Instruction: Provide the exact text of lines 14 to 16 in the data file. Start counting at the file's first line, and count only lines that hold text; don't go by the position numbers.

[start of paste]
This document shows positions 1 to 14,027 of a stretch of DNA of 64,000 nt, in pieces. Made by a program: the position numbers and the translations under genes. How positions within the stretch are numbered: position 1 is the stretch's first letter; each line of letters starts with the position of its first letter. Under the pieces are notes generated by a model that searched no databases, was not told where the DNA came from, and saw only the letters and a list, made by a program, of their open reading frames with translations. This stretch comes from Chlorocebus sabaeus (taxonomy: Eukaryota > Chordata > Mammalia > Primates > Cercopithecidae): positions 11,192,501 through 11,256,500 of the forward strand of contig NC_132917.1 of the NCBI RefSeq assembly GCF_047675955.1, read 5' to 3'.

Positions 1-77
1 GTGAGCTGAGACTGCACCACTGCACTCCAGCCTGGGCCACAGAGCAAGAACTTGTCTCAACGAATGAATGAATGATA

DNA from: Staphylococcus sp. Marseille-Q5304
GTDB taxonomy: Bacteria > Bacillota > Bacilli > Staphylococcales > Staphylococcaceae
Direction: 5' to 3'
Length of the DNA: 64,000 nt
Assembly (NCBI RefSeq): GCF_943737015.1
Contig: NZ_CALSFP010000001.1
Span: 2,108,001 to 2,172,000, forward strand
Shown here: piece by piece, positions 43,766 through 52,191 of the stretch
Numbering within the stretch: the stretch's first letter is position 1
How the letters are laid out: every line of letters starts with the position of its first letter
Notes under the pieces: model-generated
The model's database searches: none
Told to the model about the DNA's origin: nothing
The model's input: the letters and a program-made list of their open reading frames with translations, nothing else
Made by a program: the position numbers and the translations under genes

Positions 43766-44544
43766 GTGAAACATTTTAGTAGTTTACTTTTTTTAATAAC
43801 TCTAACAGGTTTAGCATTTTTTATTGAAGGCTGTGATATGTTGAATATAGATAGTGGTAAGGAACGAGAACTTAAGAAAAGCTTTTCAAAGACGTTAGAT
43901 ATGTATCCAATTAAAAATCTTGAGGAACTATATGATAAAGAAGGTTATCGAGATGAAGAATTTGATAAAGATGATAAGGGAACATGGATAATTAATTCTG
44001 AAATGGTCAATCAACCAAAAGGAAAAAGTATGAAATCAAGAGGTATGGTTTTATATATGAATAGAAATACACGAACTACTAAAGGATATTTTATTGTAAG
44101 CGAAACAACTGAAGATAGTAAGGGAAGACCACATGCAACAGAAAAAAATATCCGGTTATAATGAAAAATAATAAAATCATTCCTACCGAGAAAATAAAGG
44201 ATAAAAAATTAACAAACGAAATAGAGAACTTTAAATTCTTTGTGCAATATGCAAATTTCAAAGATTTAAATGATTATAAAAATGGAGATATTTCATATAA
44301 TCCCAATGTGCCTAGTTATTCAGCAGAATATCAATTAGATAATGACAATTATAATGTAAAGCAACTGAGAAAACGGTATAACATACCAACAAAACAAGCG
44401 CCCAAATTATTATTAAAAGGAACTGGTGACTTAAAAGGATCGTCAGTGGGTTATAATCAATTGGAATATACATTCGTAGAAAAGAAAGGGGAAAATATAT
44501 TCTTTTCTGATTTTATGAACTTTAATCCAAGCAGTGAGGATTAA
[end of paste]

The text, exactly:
Notes under the pieces: model-generated
The model's database searches: none
Told to the model about the DNA's origin: nothing